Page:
Articles Posted in Mississippi Supreme Court

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Lessadolla Sowers was convicted in the Tunica County Circuit Court of ten counts of voter fraud as a habitual offender. Mississippi Bureau of Investigations officers determined that a significant number of absentee ballots had been mailed to a post office box held in Sowers's name. She was sentenced to five years in the custody of the Mississippi Department of Corrections for each count, with each sentence ordered to run concurrently with the others. Sowers appealed, arguing that the State presented insufficient evidence at trial to sustain the jury's verdicts of guilt on the ten counts of voter fraud and her habitual-offender status. Finding otherwise, the Supreme Court affirmed Sowers's convictions and sentence. View "Sowers v. Mississippi" on Justia Law

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Latrice Westbrooks filed a Qualifying Statement of Intent with the Secretary of State's Office to declare her intent to be a candidate for the office of Court of Appeals of the State of Mississippi, District 2, Position 2. The State Board of Election Commissioners in a unanimous vote, determined that Westbrooks did not meet the qualifications to seek election. Westbrooks sought judicial review, and the circuit court entered an Order Granting Permanent Injunction and Order Granting Declaratory Judgment. The circuit court ordered the Board immediately to add Westbrooks's name to the ballot as a candidate for the office. Aggrieved, the Board appealed to the Supreme Court via a Bill of Exceptions and a Notice of Appeal. Upon review, the Court found that Westbrooks did not meet the residency requirement. Therefore, the circuit court erred in finding that Westbrooks was a qualified candidate for the position as required for candidacy. The circuit court's Order Granting Permanent Injunction and Order Granting Declaratory Judgment was vacated. View "Bryant v. Westbrooks" on Justia Law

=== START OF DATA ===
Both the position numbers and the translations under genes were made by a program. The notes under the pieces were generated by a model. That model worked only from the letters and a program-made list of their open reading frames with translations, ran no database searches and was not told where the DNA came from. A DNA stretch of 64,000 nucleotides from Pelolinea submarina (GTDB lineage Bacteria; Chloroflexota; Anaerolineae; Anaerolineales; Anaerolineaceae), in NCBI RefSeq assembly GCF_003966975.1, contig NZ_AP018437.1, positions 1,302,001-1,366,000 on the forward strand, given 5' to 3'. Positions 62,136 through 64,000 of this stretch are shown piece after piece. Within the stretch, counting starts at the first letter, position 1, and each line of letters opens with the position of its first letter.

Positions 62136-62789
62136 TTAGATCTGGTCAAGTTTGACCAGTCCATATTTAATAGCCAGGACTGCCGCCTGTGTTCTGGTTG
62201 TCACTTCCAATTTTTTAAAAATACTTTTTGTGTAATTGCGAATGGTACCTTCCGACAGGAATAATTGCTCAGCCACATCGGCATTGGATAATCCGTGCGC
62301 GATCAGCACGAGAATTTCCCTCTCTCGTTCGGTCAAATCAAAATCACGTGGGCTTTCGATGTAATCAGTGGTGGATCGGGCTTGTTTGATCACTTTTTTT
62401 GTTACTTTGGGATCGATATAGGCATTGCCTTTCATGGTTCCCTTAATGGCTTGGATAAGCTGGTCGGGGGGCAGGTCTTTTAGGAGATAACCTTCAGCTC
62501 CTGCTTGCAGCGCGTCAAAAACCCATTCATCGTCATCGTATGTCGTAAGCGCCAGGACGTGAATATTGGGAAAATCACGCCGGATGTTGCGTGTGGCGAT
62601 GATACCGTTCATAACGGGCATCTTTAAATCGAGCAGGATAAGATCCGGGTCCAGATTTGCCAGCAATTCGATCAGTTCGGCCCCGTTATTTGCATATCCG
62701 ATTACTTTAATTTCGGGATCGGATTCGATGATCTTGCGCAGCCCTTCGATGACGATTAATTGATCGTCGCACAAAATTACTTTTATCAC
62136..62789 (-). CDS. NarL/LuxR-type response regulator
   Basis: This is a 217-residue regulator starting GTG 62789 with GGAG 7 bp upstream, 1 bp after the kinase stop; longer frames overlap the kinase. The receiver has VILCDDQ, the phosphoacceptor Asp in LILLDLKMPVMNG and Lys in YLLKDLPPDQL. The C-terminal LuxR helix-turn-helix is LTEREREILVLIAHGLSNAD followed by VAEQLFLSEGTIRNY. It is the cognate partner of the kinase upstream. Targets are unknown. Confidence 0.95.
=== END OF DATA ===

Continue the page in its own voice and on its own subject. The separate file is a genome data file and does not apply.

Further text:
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John Fletcher, John McConnon, and Tom Leader (collectively, "Fletcher") appealed an order of the Chancery Court of Hancock County incorporating the City of Diamondhead, Mississippi. Fletcher argued that the chancery court lacked jurisdiction over the petition for incorporation because it did not include two-thirds of the signatures of the qualified electors residing in the proposed incorporation area, and notice was improper. Fletcher also argued that objectors to the incorporation were denied the right of cross-examination at the hearing, and that the second chancellor's failure to order a new trial was an abuse of discretion. The Supreme Court found that the petition for incorporation met the jurisdictional requirements, because notice was proper and the petitioners presented substantial evidence that the petition contained two-thirds of the signatures of the qualified electors residing in the proposed incorporation area. Furthermore, the Court found that the chancellor did not deny the objectors' right of cross-examination, and the second chancellor's decision not to order a new trial was within his discretion. View "Fletcher v. Diamondhead Incorporators" on Justia Law